Tuesday, March 15, 2011
Burned by an E-Book
We've discussed before why libraries carry such a limited selection of e-books (certain publishers refuse to sell to them) and why they have so few copies of the titles they do carry (publishers will only sell them a certain number of copies and they try to limit the number of times an e-book can be "checked out" before it has to be repurchased by the library). All of that means that library patrons will almost always have to queue up for an e-book, placing it on hold for a few weeks before it becomes available for download to their e-reader. Then, when the book finally becomes available, it will only be available for checkout for a few days (usually five) and can only be read for fourteen days after it has been downloaded.
Well, that combination of silliness caught up with me today. After waiting six weeks to get a copy of Tony Blair's memoir, A Journey, I will not be able to finish it before the file becomes unreadable on my iPad. Remember, we're dealing with an e-book here. Since I didn't have a physical copy of the book to carry around, I failed to realize that the book is 720 pages long. For that reason, I didn't start reading it soon enough to get it done before the file becomes unreadable - something that happens tomorrow.
My choices, you ask? Only one comes to mind: queue up again for the book and resume reading it in another month or so. The book cannot be renewed for another two weeks because the "corrupt by" date is built into the file on my iPad. I realize this is only likely to happen with exceptionally long books, and that it is partially my fault for not checking the length of the book early on, but this is just more evidence that e-book publishers don't get it. (The OverDrive software does not show page numbers by default - a conscious effort to change the display is required for that to happen.)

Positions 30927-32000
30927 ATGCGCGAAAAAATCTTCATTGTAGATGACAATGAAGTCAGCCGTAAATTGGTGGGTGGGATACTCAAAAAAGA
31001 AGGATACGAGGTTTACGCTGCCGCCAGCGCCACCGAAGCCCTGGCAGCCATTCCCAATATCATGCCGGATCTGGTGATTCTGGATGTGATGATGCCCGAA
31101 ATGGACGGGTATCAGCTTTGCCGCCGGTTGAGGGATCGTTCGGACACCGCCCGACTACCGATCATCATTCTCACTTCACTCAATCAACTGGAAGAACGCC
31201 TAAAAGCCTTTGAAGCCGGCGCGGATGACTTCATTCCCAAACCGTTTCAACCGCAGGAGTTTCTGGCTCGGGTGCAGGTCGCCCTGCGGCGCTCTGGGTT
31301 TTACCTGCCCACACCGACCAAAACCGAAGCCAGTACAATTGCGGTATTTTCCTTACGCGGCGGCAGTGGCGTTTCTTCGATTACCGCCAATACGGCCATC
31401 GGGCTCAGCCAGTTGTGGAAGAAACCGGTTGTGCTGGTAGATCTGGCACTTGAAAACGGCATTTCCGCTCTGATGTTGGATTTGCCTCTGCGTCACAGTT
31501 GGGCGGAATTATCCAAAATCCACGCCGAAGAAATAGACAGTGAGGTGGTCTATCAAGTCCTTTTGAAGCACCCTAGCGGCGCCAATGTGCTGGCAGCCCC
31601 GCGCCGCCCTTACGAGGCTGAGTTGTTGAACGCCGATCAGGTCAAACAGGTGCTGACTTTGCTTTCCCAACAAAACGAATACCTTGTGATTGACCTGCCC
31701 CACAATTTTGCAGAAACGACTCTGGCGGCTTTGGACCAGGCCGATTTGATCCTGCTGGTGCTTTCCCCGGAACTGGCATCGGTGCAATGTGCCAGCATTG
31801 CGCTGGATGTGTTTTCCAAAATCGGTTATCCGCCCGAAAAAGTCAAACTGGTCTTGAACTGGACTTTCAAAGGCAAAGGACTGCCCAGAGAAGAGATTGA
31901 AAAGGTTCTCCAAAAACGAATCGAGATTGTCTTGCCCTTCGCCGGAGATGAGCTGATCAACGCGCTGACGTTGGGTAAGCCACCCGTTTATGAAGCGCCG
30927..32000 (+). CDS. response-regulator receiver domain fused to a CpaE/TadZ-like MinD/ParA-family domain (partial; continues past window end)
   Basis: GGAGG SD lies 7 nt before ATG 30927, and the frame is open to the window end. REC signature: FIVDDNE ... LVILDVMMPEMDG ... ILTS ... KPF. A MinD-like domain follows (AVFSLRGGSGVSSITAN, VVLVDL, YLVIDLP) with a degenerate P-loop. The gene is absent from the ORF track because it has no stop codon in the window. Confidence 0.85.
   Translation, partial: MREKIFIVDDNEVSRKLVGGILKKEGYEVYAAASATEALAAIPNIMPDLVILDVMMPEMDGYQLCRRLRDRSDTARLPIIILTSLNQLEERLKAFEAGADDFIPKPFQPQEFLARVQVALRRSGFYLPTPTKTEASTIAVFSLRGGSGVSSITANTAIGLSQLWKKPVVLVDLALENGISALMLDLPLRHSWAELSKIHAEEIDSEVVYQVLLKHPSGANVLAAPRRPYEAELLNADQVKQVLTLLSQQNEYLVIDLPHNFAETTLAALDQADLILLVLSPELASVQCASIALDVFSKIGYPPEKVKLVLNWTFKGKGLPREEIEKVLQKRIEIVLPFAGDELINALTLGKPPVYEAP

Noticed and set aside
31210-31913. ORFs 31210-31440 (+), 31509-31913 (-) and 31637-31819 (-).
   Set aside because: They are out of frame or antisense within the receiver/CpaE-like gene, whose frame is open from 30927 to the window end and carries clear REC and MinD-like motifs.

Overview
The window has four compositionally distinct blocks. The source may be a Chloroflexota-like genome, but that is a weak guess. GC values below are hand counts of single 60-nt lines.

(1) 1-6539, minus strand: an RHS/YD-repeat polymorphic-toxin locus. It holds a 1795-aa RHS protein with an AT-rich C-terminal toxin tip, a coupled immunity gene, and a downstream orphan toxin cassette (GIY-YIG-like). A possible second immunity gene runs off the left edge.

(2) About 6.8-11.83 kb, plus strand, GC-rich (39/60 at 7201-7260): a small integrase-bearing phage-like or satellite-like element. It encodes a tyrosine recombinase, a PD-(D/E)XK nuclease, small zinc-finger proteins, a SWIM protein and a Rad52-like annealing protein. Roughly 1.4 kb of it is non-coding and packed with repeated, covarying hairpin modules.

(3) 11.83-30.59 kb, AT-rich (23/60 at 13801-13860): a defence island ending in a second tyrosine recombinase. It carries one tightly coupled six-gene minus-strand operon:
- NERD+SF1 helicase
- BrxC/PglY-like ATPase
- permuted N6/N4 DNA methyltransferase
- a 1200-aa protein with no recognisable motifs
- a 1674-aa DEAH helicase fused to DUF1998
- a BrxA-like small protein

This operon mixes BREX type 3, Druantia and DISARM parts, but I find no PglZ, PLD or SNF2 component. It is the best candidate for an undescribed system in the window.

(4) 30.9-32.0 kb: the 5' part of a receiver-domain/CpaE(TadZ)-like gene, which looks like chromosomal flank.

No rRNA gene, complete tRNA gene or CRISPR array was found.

One thing for certain is that I will not be rewarding Knopf Doubleday Publishing Group, publisher of A Journey: My Political Life, by purchasing a copy of the book for my shelves or for my iPad, nor am I likely to line up again and wait my turn for a library copy. Two can play at this game. Unfortunately, even though it is not by choice, the book officially becomes my second abandoned book of 2011.